With this newfound focus on health and fitness came low-fat dieting. The Department of Agriculture released a report that stated that reducing dietary fat was the number one thing Americans could do to improve their health. The “grapefruit diet” enjoyed a come back during this period. There was a cabbage diet where you ate nothing but boiled cabbage. Liquid diets became popular. It wasn’t uncommon during this period for well-meaning people to consume far fewer calories than they needed, and countless people were frustrated at how their bodies responded to the yo-yo like, damaging metabolism effects these diets would have on them.
This guide focused on a nutritional foundation of many daily servings of grains. Today, many nutritionists argue that this has contributed significantly to the obesity epidemic over the following two-plus decades. The preoccupation with low-fat foods continued throughout this period.
This was a time when many people started concluding what may be healthy. 2004 brought the documentary “Super Size Me,” which provided an arguably biased view of fast food. In this film, Morgan Spurlock, the filmmaker, ate nothing but McDonald’s for a month. Super Size Me was a huge hit and ultimately got thousands of people, if not millions, thinking about the quality of food they were choosing to eat daily. People started demanding higher quality food, and major grocery chains started stocking organic foods to meet public demand.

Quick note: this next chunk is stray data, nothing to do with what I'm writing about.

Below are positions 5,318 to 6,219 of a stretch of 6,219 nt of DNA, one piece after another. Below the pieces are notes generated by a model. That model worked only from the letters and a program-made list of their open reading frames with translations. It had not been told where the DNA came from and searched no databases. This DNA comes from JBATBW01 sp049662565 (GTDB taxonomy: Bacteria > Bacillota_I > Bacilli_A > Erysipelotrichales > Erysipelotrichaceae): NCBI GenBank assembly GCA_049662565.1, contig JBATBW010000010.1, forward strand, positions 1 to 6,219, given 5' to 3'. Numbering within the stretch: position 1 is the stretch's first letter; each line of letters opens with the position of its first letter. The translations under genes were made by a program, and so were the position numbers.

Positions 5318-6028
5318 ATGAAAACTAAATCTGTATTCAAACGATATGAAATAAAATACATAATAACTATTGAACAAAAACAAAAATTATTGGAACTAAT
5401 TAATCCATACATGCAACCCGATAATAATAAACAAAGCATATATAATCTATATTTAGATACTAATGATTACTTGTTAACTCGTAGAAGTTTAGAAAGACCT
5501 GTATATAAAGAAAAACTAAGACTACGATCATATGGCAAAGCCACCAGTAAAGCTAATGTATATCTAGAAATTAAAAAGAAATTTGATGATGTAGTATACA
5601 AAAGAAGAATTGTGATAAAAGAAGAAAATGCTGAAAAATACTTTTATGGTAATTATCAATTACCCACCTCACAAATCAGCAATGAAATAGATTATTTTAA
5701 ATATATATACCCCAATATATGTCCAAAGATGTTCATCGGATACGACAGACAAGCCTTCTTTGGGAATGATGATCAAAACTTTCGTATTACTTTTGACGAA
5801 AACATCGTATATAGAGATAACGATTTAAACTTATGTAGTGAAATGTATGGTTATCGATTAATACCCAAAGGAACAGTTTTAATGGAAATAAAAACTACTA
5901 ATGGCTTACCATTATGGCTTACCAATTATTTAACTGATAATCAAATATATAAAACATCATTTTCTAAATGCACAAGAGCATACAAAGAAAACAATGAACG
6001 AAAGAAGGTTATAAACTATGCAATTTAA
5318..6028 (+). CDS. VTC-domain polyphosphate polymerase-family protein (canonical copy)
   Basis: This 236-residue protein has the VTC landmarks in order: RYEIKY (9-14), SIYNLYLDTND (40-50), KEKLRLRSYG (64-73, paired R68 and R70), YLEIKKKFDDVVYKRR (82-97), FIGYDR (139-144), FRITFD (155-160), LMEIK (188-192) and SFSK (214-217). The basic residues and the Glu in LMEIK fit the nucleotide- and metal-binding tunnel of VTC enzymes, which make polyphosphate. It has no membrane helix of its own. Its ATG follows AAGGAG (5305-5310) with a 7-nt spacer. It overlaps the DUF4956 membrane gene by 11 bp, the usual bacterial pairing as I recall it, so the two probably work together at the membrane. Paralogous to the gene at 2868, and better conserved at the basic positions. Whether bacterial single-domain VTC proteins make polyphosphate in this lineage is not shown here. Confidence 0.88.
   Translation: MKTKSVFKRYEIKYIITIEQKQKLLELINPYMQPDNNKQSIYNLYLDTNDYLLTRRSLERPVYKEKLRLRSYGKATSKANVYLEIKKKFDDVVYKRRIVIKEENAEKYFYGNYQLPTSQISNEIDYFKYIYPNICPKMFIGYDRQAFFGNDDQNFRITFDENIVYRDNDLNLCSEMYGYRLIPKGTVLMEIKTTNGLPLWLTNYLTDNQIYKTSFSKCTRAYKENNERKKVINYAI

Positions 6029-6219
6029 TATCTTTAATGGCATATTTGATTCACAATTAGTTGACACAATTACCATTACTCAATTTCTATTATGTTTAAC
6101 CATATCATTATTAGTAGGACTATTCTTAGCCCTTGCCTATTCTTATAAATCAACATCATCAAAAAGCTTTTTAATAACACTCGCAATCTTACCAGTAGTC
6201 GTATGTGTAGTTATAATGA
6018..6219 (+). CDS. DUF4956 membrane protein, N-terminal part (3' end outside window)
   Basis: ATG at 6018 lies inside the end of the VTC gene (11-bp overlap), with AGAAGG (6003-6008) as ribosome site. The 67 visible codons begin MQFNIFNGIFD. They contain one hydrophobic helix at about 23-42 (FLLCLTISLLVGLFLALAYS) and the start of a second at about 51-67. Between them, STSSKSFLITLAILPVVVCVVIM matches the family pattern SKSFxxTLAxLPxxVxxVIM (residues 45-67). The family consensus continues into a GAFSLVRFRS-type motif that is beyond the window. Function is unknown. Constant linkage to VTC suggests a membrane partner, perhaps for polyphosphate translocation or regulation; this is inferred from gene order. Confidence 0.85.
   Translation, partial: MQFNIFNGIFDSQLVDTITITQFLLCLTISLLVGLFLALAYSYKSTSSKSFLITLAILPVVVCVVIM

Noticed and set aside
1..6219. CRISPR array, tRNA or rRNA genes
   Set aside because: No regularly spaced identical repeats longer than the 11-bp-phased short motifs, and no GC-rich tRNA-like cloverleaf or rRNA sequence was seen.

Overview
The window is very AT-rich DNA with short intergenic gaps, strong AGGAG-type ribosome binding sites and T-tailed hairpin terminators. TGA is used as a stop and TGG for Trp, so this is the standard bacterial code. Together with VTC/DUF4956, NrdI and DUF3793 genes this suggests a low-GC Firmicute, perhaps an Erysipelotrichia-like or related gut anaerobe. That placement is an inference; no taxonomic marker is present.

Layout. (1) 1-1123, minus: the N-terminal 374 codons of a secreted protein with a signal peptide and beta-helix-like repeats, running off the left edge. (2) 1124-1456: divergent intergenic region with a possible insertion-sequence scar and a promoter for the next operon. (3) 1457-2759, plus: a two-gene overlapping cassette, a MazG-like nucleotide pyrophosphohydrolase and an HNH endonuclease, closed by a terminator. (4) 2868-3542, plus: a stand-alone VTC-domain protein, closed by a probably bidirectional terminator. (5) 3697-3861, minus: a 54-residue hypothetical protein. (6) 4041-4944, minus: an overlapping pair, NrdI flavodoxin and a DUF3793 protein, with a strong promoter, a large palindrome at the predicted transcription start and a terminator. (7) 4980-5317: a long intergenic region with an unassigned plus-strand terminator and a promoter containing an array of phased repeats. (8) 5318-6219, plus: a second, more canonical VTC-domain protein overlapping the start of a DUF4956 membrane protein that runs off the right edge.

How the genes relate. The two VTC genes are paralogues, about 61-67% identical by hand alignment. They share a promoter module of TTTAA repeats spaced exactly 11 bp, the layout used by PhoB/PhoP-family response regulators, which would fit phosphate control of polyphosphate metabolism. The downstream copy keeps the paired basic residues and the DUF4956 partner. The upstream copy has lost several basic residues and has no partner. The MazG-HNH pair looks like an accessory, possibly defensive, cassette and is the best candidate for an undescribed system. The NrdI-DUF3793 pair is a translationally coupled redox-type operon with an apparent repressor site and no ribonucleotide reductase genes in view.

The emphasis on food quality ultimately led to the “Paleo Diet,” which started to gain popularity. The philosophy of this diet was to eat like our ancestors, as “cavemen supposedly.” Proponents of this diet claim that a diet heavy in vegetables, minimal fruit, no grains, and heavy in animal products is healthy.
I think it’s safe to say we have learned that dietary success isn’t really to be found in extremes. Long term success is rarely found in subsisting entirely on one food, popping magic diet pills, or severely restricting a single macronutrient from one’s diet.
Secondly, as our reliance on heavily processed and manufactured foods increases, so does our waistlines. People in America during the early 2000s carried far more fat mass than people 50 years earlier. I argue modern produced grains contribute to this epidemic of obesity as well. As the US government championed the massive consumption of grains in the 1990s, our weight gain continued to accelerate.
As a nation, the lightest we’ve ever been is when we ate a reasonably balanced diet composed primarily of whole foods that were minimally processed.
Habits, sustainability, sensible approaches to eating without gimmicks, and reinforcing the need to eat a mostly whole food diet.
The only gimmick is effort, the best results come from a consistent approach to proper nutrition and portion control.
After all, if the gimmicks worked as well as they were supposed to, we wouldn’t have seen a tripling of the obesity rate in the last 50 years.
Change the outcome, one person at a time.